One of the many reasons Portugal is such a tip-top luxury destination is its infrastructure – buy a Lisboa card beforehand, online, for free transport and many cultural admissions, and pre-booked airport pickup to avoid peak-time lines for taxis. Another reason is its really super people, who normally have excellent English and, regardless, want to help. The gal was on her way to Estoril and had not realised some buses do not run at weekends. She was rescued by a non-speaking Jehovah’s Witness, who understood the written words Estoril and Alcântara-Mar station – this lady left her conversion booklets and became a guide for seven minutes. Off the train at Mont-Estoril, and there, high above the train station, soars architect João Paciência’s futuristic sculpture of a hotel, above.
InterContinental Estoril is an anomaly, 52 rooms slotted into one end of three floors of a seven-floor residential block but fortunately the power of the brand means the IHG logo is as big as it can be, both ends of the block. I think the interior was divided up by Dr Rubik, or a jigsaw maker. To get to lovely end suite 201 from the lobby I turned right, then left, past the all glass wall looking into the Atlantica Residences’ lobby: at the elevators on my left I pressed where I wanted to go, and took the arriving elevator down to the second floor. Sometimes, at that floor, it let me out one side, to the spa, sometimes to the other, to the corridor. But I did immediately fall in love with my suite – see the video below. I looked down at the hotel’s garden and outdoor pool, and across over the tops of trains to the ocean. And I was quickly enamoured of the food.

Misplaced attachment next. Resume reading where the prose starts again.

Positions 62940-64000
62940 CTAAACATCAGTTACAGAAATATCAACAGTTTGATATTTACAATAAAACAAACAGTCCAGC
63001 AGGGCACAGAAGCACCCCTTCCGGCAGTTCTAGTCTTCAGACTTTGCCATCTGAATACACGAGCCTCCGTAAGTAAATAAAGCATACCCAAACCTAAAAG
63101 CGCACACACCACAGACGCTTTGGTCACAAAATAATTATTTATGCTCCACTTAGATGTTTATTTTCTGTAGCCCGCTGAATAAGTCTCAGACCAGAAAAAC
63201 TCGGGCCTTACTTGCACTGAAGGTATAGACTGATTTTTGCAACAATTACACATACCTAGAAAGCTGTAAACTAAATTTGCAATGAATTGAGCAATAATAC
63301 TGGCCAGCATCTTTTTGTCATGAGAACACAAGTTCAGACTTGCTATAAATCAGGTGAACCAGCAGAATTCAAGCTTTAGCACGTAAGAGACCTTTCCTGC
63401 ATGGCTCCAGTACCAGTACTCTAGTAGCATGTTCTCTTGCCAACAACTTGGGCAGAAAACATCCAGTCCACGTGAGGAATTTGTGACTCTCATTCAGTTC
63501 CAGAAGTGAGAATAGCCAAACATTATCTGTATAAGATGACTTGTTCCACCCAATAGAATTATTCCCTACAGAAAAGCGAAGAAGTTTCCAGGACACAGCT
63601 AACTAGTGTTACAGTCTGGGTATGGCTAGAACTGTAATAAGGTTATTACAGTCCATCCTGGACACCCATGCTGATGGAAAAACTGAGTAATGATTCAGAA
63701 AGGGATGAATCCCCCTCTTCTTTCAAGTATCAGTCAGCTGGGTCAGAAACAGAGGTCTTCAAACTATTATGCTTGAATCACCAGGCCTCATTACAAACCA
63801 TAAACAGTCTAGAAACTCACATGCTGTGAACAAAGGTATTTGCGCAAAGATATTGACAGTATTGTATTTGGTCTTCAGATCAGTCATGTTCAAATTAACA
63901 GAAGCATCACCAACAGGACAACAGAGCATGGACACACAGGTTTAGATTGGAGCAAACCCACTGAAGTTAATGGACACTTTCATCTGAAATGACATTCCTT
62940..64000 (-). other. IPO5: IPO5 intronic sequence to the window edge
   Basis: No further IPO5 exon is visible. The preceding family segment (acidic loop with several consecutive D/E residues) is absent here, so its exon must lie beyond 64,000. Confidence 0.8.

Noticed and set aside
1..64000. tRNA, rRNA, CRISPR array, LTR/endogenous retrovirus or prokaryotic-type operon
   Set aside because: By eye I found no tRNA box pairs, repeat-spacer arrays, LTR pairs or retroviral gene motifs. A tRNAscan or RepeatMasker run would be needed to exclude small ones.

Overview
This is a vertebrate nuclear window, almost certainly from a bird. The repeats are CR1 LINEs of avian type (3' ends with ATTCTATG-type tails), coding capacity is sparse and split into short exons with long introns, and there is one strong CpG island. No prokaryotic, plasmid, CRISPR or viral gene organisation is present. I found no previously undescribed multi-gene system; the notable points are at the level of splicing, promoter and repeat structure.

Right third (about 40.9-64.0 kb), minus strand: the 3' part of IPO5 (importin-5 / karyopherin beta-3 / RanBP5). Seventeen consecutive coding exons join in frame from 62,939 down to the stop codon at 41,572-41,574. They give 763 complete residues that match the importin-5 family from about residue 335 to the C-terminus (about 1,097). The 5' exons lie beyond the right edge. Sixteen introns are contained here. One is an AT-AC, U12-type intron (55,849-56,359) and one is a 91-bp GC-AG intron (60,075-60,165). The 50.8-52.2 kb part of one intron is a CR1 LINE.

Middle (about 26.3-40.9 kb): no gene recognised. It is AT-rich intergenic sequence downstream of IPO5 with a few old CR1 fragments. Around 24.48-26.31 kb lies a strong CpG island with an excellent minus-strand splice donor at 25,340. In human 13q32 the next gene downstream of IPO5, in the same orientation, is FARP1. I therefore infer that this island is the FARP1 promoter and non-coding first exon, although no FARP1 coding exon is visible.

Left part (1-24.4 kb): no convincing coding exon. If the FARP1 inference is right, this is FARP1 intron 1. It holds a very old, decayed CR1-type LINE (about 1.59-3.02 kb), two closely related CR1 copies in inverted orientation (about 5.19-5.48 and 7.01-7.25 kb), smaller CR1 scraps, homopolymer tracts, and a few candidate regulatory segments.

The hotel’s restaurant, which is run by them, is Atlantico, an old single-floor tiled-roof house three minutes’ walk from the hotel, with full signing privileges. It is superb. At lunchtime there is a sizeable terrace, but as evening progresses this is covered in with a concertina of glass panels. No flowers on the tables, only big inner-lit white glass bowl-shaped lights on gold stands. Turquoise Chilewich mats are so suitable for this ambience, and I went Portuguese, including a local red wine, Monte de Ravasqueira 2017. Breads were half-slices of rustic white, olive baguette or brown wholemeal, with Portuguese Distintus oil.
I should know by now that you cannot keep a good chef down and Daniel Abreu, helped by consultant Miguel Laffan, sent out a deep-fried cod patty as preamble. Then it was my choice. I started with Azores tuna tartare with ginger, lime and sesame oil, and went on to seafood tagliatelle with champagne and saffran sauce. Although there are dozens, if not more, casual eating places within 20 minutes walk, Atlantica was doing very nicely indeed, both from the unusually discerning guests this unique hotel attracts, and also from local residents. I hear Estoril is so popular with expats, who get ten years’ tax exemption if they move here, that it has four international schools… NOW SEE SUITE 201